Silver clay?

Clearly the cost to get into casting is much higher than that
of Precious Metal Clay. Look in your Rio Grande (
catalog at their beginning tool sets for casting – it’s in the
thousands. All you need for PMC is:

a little $500.00 kiln
1 oz. of PMC
a $10.00 tool kit from Rio (optional)
free subscription to Studio PMC
some dental tools, Play-Doh (TM) tools, exacto knife
papier mache
little ceramic pots to hold the work on the bed of vermiculite.

Clearly, the cost to get started in PMC is much less.

What about the cost per unit? I don’t know. Despite the
“high” cost of PMC everyone talks about, one shouldn’t forget
that it is much easier to finish than cast objects. There is no
burr to file, to heavy oxidation (possibly) to remove, no fine
filing or sanding.

Also, the learning curve on mold making and casting is much
longer than for PMC (depending on a person’s skills and natural



It all boils down to what kind of work you want to produce. If
metal clay will acomplish the look you want then by all means, go
that route. While it’s true that casting (especially vacume
casting-sorry guys, I could’nt resist:)) is more expensive, it
will yeald pieces far more in line with what most folks consider
serious jewelry. Smithing is also a superb method but the time
and patience to learn it may be more than you wish to spend.

Best of luck;

Elaine, I feel that the hobbiest using PMC–at the lower cost
for startup–would benefit the most with this medium. If
everyone using PMC could make that brooch by Sanae Asayama–gold
pmc leaves above amethyst traditionally set double pendant–I
would want to buy as much as I could afford and make that stuff
all day long. I think it has its place as accent
materials–however, most of the stuff that I have seen looks
rather crude and not something that I would want to associate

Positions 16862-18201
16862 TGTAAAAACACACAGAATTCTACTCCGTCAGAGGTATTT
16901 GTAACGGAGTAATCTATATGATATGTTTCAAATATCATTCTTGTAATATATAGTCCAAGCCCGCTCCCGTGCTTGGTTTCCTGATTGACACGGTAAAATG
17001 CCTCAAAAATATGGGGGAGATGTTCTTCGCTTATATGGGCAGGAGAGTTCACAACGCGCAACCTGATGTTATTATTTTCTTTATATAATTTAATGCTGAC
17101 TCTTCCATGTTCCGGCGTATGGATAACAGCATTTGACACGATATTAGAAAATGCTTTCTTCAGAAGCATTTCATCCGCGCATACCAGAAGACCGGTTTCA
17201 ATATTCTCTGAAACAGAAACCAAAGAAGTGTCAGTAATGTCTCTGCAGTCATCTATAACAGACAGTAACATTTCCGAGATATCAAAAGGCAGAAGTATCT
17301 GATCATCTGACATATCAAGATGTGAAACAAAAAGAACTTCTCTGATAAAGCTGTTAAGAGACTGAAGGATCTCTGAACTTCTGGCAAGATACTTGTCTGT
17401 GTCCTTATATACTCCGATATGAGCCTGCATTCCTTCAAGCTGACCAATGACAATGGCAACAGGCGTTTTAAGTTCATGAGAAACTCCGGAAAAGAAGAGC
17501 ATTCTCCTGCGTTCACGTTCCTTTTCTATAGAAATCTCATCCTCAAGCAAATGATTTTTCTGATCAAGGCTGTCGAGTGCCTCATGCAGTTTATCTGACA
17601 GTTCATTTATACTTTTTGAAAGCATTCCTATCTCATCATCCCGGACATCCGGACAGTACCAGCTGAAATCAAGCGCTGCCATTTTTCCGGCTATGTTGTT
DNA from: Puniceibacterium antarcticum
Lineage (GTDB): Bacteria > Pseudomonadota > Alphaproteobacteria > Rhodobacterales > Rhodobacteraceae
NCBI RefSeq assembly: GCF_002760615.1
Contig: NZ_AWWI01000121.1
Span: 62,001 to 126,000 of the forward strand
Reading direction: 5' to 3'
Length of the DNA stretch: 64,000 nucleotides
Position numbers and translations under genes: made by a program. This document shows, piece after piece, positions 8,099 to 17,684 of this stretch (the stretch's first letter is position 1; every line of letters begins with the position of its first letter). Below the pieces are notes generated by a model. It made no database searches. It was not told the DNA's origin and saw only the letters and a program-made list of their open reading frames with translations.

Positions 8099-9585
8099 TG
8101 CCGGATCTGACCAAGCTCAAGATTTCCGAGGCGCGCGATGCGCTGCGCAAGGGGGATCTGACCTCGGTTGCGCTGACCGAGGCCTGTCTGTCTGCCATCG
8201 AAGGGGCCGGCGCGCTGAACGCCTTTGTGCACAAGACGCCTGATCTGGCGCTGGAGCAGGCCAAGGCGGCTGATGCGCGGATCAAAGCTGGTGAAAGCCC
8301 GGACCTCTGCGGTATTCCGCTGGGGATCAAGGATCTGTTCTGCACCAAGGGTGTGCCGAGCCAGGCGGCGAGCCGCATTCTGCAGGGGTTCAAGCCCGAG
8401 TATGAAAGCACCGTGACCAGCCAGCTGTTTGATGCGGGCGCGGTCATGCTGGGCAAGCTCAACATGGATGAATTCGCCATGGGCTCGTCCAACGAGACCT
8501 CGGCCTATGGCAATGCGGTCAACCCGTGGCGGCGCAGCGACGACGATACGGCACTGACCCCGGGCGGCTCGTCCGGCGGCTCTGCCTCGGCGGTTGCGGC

with fine traditional methods of jewelry making. I do not feel
that my jewelry making skills are diminished by not choosing to master PMC.

Hi Gang,

I’ve enjoyed the discussion on PMC. Here’s another slant on it.
I’m sure some of you won’t agree with it, but that’s OK, if we
all liked the same things this world would be a dull place. There
are a few draw backs to PMC compared to casting however. Here’s a
few; along with some other ideas.

Because PMC shrinks up to 40+% when baked, the final dimensions
can’t be guaranteed.

If multiple pieces of the same design are to be made, the time
required to form each piece is almost as long as that required to
make a wax model.

No 2 pieces will be exactly the same size. Unless you’re making
things with a cookie cutter type tool.

Given the life expectancy of the tools required to make PMC or
cast, the per year or per unit cost of the additional equipment
required for casting is not that much greater.

The additional equipment needed depends on the quantity of items
you plan to cast (and whether you’re a tool junkie or not (bg)).
Depending on the mold scheme selected, (RTV or vulcanized rubber)
the mold making tools could be kept to under $100.00. The 2
additional biggest cost items a caster would probably want are a
vacuum unit and/or a centrifugal caster. Both of which are in